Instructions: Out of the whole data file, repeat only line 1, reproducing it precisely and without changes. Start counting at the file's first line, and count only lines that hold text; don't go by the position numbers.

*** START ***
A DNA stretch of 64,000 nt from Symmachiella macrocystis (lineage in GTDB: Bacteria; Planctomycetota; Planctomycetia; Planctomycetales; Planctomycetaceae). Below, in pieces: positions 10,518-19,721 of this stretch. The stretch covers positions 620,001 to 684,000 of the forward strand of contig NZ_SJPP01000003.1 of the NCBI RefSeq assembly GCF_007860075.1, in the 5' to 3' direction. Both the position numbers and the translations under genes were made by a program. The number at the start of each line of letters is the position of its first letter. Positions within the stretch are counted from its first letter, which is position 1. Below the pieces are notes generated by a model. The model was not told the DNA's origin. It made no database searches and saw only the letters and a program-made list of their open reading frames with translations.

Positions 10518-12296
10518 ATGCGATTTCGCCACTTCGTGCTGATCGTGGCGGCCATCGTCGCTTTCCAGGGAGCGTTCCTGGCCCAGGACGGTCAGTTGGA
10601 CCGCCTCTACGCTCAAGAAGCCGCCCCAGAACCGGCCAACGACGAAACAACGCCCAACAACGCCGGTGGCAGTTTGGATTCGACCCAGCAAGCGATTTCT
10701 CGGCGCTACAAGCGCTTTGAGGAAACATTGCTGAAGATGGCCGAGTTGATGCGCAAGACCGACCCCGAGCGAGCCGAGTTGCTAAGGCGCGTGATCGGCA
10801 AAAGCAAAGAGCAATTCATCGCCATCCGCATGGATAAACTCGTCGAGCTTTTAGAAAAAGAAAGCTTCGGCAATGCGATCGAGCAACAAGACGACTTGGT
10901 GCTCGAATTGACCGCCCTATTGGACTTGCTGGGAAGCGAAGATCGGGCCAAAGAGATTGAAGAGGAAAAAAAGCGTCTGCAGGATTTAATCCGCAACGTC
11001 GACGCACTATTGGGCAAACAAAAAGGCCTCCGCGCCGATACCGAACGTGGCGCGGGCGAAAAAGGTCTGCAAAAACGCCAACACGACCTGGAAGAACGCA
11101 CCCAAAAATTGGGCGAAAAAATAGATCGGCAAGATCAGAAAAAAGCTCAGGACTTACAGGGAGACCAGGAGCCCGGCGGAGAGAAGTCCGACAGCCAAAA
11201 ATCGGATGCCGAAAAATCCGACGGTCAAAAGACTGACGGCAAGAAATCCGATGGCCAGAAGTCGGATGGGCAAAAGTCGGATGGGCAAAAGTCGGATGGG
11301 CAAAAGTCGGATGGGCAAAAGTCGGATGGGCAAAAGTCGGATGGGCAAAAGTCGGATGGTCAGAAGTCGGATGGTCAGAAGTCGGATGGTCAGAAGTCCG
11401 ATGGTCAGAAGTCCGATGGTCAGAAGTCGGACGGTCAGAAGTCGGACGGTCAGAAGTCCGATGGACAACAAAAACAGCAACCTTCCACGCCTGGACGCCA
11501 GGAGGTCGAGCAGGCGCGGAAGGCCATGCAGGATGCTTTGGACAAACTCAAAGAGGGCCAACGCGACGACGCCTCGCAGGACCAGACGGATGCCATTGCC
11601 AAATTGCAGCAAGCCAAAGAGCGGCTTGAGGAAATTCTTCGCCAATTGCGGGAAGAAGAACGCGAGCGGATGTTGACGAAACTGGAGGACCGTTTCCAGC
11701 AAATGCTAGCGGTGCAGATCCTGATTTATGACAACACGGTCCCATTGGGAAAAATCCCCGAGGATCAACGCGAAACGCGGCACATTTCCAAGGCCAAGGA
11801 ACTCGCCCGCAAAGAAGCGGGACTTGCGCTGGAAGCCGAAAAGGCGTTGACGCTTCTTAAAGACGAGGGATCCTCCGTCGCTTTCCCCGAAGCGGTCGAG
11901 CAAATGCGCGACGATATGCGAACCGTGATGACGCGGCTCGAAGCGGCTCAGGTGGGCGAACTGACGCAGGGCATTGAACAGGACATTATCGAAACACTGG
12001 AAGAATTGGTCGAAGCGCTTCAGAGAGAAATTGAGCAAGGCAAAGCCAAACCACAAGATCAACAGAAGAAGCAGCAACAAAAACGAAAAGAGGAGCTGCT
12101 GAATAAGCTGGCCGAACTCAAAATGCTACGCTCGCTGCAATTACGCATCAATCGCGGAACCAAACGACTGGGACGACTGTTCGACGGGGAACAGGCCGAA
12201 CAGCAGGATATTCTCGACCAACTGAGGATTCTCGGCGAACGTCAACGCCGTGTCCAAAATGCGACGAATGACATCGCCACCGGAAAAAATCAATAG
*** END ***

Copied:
A DNA stretch of 64,000 nt from Symmachiella macrocystis (lineage in GTDB: Bacteria; Planctomycetota; Planctomycetia; Planctomycetales; Planctomycetaceae). Below, in pieces: positions 10,518-19,721 of this stretch. The stretch covers positions 620,001 to 684,000 of the forward strand of contig NZ_SJPP01000003.1 of the NCBI RefSeq assembly GCF_007860075.1, in the 5' to 3' direction. Both the position numbers and the translations under genes were made by a program. The number at the start of each line of letters is the position of its first letter. Positions within the stretch are counted from its first letter, which is position 1. Below the pieces are notes generated by a model. The model was not told the DNA's origin. It made no database searches and saw only the letters and a program-made list of their open reading frames with translations.